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dc.contributor.authorChoi, Jaeyong
dc.contributor.authorChoi, Haneul
dc.contributor.authorHicks, Randolph D.
dc.date.accessioned2020-04-13T15:09:44Z
dc.date.available2020-04-13T15:09:44Z
dc.date.issued2020
dc.identifier.citationChoi, J., Yim, H., & Hicks, R. D. (2020). Direct and indirect effects of crime-related media consumption on public confidence in the police. International Journal of Police Science and Management. 22(1), 38-49. https://doi.org/10.1177/1461355719880572en_US
dc.identifier.issn1478-1603
dc.identifier.urihttps://doi.org/10.1177/1461355719880572
dc.identifier.urihttps://hdl.handle.net/2346.1/36163
dc.description.abstractThis study explores the potential links between crime-related media consumption and confidence in the police based on the instrumental and expressive models. Drawing on data from a large sample of South Koreans, direct and indirect effects of crime-related media consumption on perceptions of police are examined using a regression-based multiple mediation analysis. Results showed that while there is no direct effect of media consumption on confidence in the police, crime-related media consumption is significantly and negatively associated with public confidence in the police via perceived incivilities and fear of crime. This study suggests that the police should make a constant effort to develop strategies to enhance communication with the public.en_US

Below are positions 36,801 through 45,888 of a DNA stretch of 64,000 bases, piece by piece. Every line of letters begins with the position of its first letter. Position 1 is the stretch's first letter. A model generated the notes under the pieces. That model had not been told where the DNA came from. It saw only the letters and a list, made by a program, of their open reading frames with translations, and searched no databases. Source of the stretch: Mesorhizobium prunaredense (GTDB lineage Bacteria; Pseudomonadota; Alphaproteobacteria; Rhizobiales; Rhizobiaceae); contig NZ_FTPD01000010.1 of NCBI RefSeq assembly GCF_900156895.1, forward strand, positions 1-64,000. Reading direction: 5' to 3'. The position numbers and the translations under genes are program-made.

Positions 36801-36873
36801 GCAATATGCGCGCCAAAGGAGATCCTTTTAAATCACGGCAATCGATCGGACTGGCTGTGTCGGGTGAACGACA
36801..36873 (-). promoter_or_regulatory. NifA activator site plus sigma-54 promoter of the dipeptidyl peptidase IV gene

dc.language.isoen_USen_US
dc.publisherSAGEen_US
dc.subjectmedia effectsen_US
dc.subjectconfidence in the policeen_US
dc.subjectcultivation theoryen_US
dc.subjectexpressive modelen_US
dc.subjectmultiple mediation modelen_US
dc.titleDirect and indirect effects of crime-related media consumption on public confidence in the policeen_US
dc.typePreprinten_US


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